“No doubt another may also think for me; but it is not therefore desirable that (s)he should do so to the exclusion of my thinking for myself.” Henry David Thoreau
I learned incredibly valuable things at university and in my wider life while I was studying. And while I think it is important to value what other people think about in relation to your life, ultimately, it’s all about being reflective enough to think for yourself, and let others think for themselves too.
When Chelsea Bentley started her Bachelor of Science degree in mid-July 2012, she went searching to see what Griffith student clubs were on offer to join. Along the way, she discovered the Ladies in Technology, Engineering and Science, commonly known as LiTES within the Griffith student community.
Founded in 2011 by Environmental Engineering graduate and now Senior Learning Assistance Officer with the GUMURRI Student Support Unit Jennifer-Leigh Campbell, LiTES was created to provide female students with access to support, networking opportunities and career advice in fields that are typically male dominated.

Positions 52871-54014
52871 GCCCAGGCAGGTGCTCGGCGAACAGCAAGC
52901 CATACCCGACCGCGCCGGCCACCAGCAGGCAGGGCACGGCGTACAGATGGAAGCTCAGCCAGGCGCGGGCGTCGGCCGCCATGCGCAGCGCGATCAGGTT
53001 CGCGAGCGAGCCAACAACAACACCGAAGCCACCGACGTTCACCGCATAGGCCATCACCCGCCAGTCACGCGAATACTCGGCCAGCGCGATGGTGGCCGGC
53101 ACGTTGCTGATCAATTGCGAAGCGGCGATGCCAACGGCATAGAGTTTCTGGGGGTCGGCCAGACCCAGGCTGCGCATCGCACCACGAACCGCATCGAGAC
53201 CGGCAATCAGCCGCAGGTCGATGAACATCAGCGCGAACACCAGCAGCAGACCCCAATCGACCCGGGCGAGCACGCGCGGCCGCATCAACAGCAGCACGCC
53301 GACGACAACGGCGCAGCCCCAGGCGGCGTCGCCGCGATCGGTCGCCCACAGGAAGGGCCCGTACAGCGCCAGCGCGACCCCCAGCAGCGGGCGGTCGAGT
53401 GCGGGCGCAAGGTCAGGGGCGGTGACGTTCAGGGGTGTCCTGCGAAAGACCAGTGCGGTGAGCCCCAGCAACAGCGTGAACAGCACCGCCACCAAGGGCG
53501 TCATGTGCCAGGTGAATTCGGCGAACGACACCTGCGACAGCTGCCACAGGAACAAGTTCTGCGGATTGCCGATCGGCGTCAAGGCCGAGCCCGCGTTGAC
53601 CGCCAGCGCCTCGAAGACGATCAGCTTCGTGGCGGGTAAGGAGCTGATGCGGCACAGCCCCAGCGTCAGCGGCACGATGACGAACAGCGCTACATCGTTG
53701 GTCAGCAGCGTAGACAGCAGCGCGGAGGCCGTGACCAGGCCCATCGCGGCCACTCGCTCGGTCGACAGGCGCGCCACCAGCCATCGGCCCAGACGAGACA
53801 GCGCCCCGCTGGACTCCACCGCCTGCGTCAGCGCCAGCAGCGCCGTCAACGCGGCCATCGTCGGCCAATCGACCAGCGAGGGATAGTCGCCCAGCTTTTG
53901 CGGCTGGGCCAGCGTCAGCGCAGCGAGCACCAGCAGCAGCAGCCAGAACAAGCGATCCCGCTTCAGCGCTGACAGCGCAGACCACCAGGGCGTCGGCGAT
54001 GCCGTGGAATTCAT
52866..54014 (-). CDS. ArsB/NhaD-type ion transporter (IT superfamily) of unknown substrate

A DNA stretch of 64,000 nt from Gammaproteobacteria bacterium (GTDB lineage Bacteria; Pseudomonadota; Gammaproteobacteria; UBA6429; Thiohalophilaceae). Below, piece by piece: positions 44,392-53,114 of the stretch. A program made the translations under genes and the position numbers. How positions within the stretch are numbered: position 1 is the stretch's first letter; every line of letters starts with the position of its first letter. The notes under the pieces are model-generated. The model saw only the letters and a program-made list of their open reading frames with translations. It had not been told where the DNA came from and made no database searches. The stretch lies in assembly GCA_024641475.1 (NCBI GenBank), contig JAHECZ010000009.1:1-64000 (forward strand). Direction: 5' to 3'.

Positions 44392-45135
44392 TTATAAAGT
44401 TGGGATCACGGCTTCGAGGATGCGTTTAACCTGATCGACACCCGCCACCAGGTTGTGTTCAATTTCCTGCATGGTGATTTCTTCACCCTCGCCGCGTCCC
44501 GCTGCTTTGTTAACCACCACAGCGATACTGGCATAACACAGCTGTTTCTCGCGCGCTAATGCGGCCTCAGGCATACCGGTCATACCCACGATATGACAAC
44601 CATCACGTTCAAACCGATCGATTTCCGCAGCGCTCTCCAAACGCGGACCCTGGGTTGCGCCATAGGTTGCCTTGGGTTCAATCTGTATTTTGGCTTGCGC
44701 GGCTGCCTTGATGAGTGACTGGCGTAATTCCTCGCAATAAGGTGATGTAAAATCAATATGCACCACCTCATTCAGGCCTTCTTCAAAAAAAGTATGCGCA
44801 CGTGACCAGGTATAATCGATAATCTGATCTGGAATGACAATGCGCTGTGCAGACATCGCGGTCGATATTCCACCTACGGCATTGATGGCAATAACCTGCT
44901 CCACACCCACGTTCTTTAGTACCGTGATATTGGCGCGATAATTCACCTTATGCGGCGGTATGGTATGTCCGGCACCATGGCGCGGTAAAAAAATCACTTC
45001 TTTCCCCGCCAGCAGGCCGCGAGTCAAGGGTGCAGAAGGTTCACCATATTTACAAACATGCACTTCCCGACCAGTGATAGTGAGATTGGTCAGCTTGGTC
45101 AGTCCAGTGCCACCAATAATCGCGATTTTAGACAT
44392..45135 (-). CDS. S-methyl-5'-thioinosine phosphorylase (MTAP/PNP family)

At its core, LiTES focus is “to support women in these marginalised fields, to allow them to network and create relationships with other girls in these degrees. It also provides them with the ability to connect with previous graduates in the industry”, Chelsea explains.
By Sophie Wood
I’m currently finishing up my fourth year of university so I consider myself a little bit of an expert in surviving the dreaded exam period. Four years of university means I have completed a lot of exams! Some were good, some were bad but all of them were a learning experience.
However I don’t think that exams are the biggest worry. The biggest worry is the study period beforehand and trying to stay sane when memorising notes, lecture slides and large chunks of academic text. In four years, I have tried all the tricks in the book and here is the best advice I can give to you all.